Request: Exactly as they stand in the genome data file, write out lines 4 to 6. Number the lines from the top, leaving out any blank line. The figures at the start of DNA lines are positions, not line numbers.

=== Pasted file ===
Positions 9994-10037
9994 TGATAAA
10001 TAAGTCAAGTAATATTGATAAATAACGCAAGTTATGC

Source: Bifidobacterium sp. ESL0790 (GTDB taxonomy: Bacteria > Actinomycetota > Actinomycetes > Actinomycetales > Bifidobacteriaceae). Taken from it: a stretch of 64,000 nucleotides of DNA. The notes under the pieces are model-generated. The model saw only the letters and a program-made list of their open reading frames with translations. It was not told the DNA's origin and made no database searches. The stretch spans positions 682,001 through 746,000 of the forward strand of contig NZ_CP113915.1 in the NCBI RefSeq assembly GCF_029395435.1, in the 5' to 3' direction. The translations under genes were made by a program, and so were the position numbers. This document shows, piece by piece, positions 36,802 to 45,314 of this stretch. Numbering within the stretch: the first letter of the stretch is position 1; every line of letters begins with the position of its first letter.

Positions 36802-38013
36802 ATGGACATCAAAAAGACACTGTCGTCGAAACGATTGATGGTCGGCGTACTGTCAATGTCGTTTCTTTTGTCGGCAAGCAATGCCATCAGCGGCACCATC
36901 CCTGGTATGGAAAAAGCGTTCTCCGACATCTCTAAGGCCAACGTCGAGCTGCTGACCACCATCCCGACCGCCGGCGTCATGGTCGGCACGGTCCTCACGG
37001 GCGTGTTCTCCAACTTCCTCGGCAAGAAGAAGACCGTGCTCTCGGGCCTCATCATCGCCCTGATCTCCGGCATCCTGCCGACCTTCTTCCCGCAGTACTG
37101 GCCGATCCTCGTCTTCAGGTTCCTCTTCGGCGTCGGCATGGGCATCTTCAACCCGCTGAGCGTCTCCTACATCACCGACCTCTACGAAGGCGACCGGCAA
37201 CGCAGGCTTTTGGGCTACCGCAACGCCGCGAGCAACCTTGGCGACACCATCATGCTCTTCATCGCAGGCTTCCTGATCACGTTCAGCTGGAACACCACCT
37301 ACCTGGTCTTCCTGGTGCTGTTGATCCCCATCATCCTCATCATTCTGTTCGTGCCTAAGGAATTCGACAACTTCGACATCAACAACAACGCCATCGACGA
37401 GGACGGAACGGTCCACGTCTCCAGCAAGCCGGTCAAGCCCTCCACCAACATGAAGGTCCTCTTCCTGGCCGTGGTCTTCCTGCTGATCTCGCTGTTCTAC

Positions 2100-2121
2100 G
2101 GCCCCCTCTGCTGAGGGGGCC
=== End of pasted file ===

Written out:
Source: Bifidobacterium sp. ESL0790 (GTDB taxonomy: Bacteria > Actinomycetota > Actinomycetes > Actinomycetales > Bifidobacteriaceae). Taken from it: a stretch of 64,000 nucleotides of DNA. The notes under the pieces are model-generated. The model saw only the letters and a program-made list of their open reading frames with translations. It was not told the DNA's origin and made no database searches. The stretch spans positions 682,001 through 746,000 of the forward strand of contig NZ_CP113915.1 in the NCBI RefSeq assembly GCF_029395435.1, in the 5' to 3' direction. The translations under genes were made by a program, and so were the position numbers. This document shows, piece by piece, positions 36,802 to 45,314 of this stretch. Numbering within the stretch: the first letter of the stretch is position 1; every line of letters begins with the position of its first letter.

Positions 36802-38013
36802 ATGGACATCAAAAAGACACTGTCGTCGAAACGATTGATGGTCGGCGTACTGTCAATGTCGTTTCTTTTGTCGGCAAGCAATGCCATCAGCGGCACCATC